A man who burned his house down after trying to cook a steak in a toaster has complained his $400,000 insurance payout isn’t going to cut it.
The New Zealand man caused severe fire damage to the home he shares with his partner, after making the ill-advised decision to forgo the use of a frying pan.
He left the slab of meat cooking in the toaster while he ducked out to buy chips from a local takeaway shop, returning to find his home ablaze.
A New Zealand man who burnt his house down after trying to cook a steak in a toaster has complained his $400,000 insurance payout isn’t going to cut it (stock image)
The man’s insurance company paid $418,000 for the severe fire damage on the home, an amount he argued wasn’t enough to rebuild the property (stock image)
After lodging a request with his insurance company, the man was disappointed to discover his policy wasn’t going to dish out as much as he had hoped.
The company paid $418,000 for the severe fire damage on the home, the maximum that could be paid under the couple’s policy, Stuff reported.
Unsatisfied with this amount, the couple argued it wasn’t sufficient to rebuild their home and asked the insurer to pay them out a further $200,000.
Their case is now being dealt with the Insurance and Financial Services Ombudsman complaints scheme.
The homeowners argue that it was not made clear to them that their policy changed from replacement cover to total sum insured.
However IFSO have counter-argued the insurer had paid the maximum they were entitled to, and said the couple were adequately informed of this policy change.
Karen Stevens, the Insurance and Financial Services Ombudsman in New Zealand said the couple’s lack of understanding of the cost to rebuild their home had added undue stress
Insurance and Financial Services Ombudsman Karen Stevens, said understanding the annual insurance renewal process was crucial.
‘Every year, everyone with insurance policies receives a renewal offer that can amend or change the policy that they originally signed’, she explained.
Ms Stevens said most insurers now offered total sum insurance, meaning a property is insured for a set price.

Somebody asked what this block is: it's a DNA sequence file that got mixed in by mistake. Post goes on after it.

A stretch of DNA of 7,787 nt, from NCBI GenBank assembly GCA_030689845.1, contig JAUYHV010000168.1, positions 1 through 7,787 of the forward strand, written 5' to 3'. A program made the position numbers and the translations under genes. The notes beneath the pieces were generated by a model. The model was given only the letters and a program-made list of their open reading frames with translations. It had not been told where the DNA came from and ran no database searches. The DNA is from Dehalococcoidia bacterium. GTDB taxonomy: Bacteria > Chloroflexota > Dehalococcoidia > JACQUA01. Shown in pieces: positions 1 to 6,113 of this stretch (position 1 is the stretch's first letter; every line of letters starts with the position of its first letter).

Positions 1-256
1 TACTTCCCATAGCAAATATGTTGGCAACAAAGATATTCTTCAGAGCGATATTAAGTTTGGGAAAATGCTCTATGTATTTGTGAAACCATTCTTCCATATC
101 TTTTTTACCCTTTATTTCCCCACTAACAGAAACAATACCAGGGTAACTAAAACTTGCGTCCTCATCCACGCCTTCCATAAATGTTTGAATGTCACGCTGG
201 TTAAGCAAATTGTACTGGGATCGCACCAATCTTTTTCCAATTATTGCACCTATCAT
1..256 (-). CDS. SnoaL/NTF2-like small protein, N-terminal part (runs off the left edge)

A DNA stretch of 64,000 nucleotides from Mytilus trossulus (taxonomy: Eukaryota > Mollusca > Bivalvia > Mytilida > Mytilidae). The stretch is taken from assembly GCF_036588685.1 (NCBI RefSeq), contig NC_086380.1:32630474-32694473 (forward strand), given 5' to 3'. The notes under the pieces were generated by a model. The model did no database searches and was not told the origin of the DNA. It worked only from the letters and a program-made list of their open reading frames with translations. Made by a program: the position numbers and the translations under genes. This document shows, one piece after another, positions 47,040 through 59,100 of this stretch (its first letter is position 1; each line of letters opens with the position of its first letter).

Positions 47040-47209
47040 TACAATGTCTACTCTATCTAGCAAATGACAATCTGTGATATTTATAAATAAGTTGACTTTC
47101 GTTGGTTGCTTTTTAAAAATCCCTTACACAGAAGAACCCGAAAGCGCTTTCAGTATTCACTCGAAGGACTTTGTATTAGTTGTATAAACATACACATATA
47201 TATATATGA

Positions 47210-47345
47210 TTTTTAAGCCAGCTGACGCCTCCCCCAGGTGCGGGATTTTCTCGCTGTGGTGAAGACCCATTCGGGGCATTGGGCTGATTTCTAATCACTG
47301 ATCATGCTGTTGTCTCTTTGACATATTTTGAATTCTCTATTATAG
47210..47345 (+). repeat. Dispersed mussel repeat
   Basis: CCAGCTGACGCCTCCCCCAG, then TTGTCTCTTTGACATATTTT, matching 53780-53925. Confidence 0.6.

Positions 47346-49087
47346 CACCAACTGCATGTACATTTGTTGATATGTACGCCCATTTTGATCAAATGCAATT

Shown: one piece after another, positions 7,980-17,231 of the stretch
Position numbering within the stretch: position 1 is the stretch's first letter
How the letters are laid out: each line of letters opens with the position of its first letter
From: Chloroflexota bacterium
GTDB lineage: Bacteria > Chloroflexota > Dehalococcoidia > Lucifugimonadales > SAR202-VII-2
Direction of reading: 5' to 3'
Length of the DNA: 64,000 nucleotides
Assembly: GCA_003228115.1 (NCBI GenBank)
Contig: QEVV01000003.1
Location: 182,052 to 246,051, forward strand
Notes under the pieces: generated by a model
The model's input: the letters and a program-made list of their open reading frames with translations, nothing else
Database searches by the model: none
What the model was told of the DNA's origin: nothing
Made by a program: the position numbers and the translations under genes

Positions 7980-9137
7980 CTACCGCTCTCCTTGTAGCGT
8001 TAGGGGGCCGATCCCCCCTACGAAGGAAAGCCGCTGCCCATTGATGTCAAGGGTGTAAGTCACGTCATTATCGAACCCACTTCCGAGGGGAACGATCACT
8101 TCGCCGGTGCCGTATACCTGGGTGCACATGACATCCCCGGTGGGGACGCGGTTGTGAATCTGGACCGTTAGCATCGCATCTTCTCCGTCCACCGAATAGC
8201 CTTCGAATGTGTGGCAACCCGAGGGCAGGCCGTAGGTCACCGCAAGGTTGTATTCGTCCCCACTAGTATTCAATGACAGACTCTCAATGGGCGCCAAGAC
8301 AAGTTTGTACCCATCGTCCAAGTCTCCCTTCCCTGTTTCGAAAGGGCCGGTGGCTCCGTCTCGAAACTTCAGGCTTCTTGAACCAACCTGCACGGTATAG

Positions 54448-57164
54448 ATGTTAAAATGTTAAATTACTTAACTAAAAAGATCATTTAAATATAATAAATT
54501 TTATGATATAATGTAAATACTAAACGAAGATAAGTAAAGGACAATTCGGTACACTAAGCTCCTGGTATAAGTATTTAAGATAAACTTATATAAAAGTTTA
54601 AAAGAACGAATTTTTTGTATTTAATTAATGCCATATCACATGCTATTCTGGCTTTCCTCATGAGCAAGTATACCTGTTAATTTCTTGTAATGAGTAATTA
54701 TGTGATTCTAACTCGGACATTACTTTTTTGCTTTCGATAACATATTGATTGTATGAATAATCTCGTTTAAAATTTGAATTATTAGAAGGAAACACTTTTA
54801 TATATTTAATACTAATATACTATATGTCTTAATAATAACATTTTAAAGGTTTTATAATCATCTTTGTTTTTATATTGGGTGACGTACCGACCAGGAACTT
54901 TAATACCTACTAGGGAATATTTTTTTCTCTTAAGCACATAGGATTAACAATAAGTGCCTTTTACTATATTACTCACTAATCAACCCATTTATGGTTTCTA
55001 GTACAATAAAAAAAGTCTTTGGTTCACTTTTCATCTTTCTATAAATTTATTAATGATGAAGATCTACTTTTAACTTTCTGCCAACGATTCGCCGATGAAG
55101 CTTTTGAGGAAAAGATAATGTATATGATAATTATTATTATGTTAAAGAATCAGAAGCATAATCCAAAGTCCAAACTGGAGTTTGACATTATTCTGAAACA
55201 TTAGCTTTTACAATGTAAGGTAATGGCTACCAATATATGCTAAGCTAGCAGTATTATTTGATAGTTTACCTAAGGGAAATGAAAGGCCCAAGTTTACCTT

If homeowners don’t do their homework and insure their home for too low a sum, the payout they receive can feel inadequate, she said.
Pictured: Tim Grafton, the chief executive of the Insurance Council in New Zealand
However, in this particular incident Ms Stevens said the fire was avoidable, and urged residents to use cooking appliances for the purpose they are designed.
‘Cooking steak in a toaster is literally a recipe for disaster’, she said.
‘To have then left the house and toaster unattended for the sake of hot chips must be a constant source of regret.’
Tim Grafton, the chief executive of the Insurance Council, explained that almost all insurance policies had changed from total replacement to sum insured after the Canterbury Earthquakes.
However, there has since been a call for policies to offer full replacement cover for fire damage.
Mr Grafton said research done in the last few years had revealed half of people didn’t know to insure their homes for the cost to rebuild, rather than its market value.
‘Our advice on sum insured is to use the calculators, and to try a few of them. Things like hard to access areas, retaining walls, being on steep hillsides, can all add to the costs’, he advised.
‘If in any doubt, your house is often your biggest asset so spend the money on an expert working out the rebuild costs if you have unusual features.’